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AI in Entertainment: Ethical, Legal, and Economic Implications

Hollywood and AI in the Spotlight: A New Era for Entertainment and Beyond

In the grand theatre of technology, a new act is unfolding that is set to redefine the landscape of entertainment and beyond. The rise of artificial intelligence (AI) is not just a Hollywood spectacle, but a global phenomenon that is challenging our traditional notions of creativity, ownership, and even humanity. As we stand on the precipice of this new era, it’s worth taking a moment to reflect on the implications of this technological revolution.

explores the ethical legal and economic implications of ai in the entertainment industry and beyond he discusses how ai is challenging traditional notions of creativity ownership and humanity and what this means for actors sportspeople musicians and other creative professionals

The recent strike by Hollywood stars over the use of AI to recreate their likeness in movies has thrown a spotlight on the ethical and legal quandaries we face. The technology is here, and it’s impressive. AI can now scan an actor’s face and seamlessly incorporate their likeness into future movies, even long after they’ve left the stage of life. But just because we can, does it mean we should?

The film union’s chief negotiator, Duncan Crabtree-Ireland, has voiced strong disapproval of this proposal. The idea of a company owning an actor’s digital likeness for eternity, without their consent or compensation, is a chilling thought. It challenges our traditional understanding of ownership and copyright and raises serious ethical questions.

But this is not just about Hollywood. The implications extend far beyond the silver screen. Consider sportspeople, whose physical prowess and unique skills could be digitally replicated and used in virtual games or simulations. Or think about musicians, whose style and sound could be mimicked by AI to create new compositions. The potential applications are vast, and so too are the ethical and legal challenges.

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This situation is indicative of a larger power battle being fought not just on the movie set or the sports field, but across every talent-driven endeavour. The economics around audience attention is driving the value chain, and as AI becomes more prevalent, these dynamics are likely to shift dramatically.

AI’s ability to analyse data and predict audience preferences could lead to highly personalised content, changing the way we consume media. However, this could also lead to a homogenisation of content, as AI tends to favour what’s popular or trending. The economics of audience attention will likely shift towards those who can best leverage AI to engage audiences.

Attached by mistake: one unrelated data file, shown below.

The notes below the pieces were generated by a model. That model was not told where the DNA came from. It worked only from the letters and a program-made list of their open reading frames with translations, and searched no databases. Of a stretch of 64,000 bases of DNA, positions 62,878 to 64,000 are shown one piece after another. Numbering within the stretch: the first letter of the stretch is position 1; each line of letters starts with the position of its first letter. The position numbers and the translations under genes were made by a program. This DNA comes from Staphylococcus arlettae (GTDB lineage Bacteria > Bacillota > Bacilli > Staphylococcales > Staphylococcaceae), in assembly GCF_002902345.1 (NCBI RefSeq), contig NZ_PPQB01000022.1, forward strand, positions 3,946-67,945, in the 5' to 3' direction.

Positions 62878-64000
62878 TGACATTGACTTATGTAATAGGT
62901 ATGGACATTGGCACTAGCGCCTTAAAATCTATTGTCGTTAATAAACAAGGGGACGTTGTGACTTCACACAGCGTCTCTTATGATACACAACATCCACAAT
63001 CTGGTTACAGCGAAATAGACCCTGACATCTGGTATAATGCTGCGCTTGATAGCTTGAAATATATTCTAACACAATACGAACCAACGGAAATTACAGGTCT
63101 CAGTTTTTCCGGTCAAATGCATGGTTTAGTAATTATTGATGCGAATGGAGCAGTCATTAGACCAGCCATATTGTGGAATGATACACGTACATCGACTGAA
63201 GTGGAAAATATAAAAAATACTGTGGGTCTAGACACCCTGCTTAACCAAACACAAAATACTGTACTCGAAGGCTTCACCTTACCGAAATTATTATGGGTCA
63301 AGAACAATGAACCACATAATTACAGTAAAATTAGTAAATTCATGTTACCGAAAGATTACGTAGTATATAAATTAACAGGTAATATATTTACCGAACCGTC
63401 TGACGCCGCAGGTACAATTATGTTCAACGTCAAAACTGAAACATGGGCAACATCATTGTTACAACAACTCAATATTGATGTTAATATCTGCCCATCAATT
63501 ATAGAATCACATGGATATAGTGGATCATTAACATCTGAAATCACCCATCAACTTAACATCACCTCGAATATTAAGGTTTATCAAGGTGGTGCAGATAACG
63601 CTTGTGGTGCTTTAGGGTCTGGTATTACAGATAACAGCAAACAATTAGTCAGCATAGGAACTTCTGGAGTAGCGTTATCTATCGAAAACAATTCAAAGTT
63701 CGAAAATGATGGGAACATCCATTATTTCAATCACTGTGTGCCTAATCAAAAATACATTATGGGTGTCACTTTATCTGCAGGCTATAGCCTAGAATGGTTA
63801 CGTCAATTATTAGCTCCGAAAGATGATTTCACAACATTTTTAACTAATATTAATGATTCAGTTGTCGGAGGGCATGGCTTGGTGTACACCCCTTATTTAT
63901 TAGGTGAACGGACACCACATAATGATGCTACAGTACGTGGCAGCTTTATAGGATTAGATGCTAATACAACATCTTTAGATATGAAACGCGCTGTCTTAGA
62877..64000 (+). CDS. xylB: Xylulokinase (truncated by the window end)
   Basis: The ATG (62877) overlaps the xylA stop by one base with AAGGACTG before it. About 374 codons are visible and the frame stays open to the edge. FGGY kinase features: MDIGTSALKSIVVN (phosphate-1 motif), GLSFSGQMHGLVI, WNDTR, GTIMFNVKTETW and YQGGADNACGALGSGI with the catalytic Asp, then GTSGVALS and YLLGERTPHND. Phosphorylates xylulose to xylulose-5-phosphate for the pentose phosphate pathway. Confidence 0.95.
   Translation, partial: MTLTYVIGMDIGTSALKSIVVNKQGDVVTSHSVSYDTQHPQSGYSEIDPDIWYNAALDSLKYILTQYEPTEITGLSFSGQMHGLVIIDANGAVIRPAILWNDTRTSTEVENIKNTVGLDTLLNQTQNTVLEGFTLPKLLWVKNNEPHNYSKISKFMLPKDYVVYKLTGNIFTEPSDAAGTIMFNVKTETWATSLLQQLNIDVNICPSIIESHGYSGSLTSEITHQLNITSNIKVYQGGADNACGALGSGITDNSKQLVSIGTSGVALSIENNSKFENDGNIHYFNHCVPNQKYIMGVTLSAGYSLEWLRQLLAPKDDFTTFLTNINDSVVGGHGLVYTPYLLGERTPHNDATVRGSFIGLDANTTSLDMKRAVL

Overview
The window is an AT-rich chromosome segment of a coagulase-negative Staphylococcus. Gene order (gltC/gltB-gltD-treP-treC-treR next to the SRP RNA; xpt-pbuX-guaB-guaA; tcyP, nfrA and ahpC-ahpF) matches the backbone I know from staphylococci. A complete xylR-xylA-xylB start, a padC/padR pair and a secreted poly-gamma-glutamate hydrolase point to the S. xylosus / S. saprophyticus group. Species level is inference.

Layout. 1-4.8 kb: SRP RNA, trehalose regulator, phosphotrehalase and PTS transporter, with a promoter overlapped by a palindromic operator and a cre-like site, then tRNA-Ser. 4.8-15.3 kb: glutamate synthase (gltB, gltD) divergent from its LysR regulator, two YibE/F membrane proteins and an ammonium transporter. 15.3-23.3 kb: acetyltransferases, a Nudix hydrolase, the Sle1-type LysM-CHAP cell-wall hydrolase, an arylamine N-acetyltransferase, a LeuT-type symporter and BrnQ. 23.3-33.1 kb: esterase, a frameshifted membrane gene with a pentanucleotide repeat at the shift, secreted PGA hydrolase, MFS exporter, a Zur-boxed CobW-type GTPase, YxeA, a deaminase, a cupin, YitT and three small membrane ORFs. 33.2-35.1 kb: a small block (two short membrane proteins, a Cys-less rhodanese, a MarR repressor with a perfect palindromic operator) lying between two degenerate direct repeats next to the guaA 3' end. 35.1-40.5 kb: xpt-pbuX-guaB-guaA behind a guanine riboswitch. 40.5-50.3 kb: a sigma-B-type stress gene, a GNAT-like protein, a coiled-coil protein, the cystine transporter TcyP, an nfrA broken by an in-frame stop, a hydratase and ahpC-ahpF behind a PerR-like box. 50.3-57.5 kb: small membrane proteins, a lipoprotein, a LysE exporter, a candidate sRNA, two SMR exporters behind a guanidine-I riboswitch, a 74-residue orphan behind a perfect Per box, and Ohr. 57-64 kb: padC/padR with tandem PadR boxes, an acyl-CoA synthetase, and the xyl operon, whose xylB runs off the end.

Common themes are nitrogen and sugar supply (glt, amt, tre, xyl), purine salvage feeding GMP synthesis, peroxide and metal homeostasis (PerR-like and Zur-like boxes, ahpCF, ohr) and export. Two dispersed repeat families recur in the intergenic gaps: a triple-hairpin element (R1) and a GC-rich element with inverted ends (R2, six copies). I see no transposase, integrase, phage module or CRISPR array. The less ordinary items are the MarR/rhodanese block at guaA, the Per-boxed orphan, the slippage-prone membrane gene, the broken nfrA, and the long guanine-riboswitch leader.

In this new landscape, actors, sportspeople, musicians, and other creative professionals will need to be proactive in understanding and negotiating their rights. This might involve contracts that specify how and when their digital likeness can be used. They might also need to advocate for laws and regulations that protect their interests in the age of AI.

The rise of AI will undoubtedly challenge our existing legal frameworks. We’ll need to redefine concepts of copyright and ownership to account for digital likenesses and AI-generated content. This could lead to new laws and regulations that balance the interests of creators, actors, and technology companies.

In the age of AI, IP rights could become increasingly complex. We might see new forms of IP rights for digital likenesses and AI-generated content. There could also be a shift towards more collective or shared IP rights, as the lines between creator and technology become blurred.

As we navigate this new landscape, it’s crucial that we continue to have these conversations and ask these tough questions. The ethical implications are profound. While technology enables us to recreate an actor’s likeness, the question remains whether we should. The essence of an actor’s craft is not just their physical appearance, but their unique ability to convey emotions and tell stories. AI, as advanced as it may be, cannot replicate this human element.

This is not the first time that new technology has disrupted the social and economic model. The advent of the printing press, the invention of the phonograph, and the rise of the internet – each of these technological revolutions brought about significant changes in the way we create, distribute, and consume content. They challenged existing laws and regulations and led to new ways of thinking about ownership and copyright.

The early music sampling lawsuits offer a glimpse into the legal challenges that might arise. It’s possible that we might see a new business model emerge, where an independent AI determines IP ownership and monetary distribution. This could potentially eliminate the need for middlemen, but it also raises new questions about control and accountability.

These are indeed interesting times, and as we navigate this new landscape, it’s crucial that we continue to have these conversations and ask these tough questions. The future of entertainment is being written right now, and we all have a role to play in shaping its narrative.

Let’s ensure it’s a story worth telling.

author avatar
Scott Maxworthy Director
Experienced, “hands-on”, results-driven, digitally savvy marketing leader specialising in customer experience, data-driven marketing strategy, content production and social media. A deep understanding of consumer behaviour, data analytics & marketing technology with over 20 years of managing people, projects, budgets, to business objectives.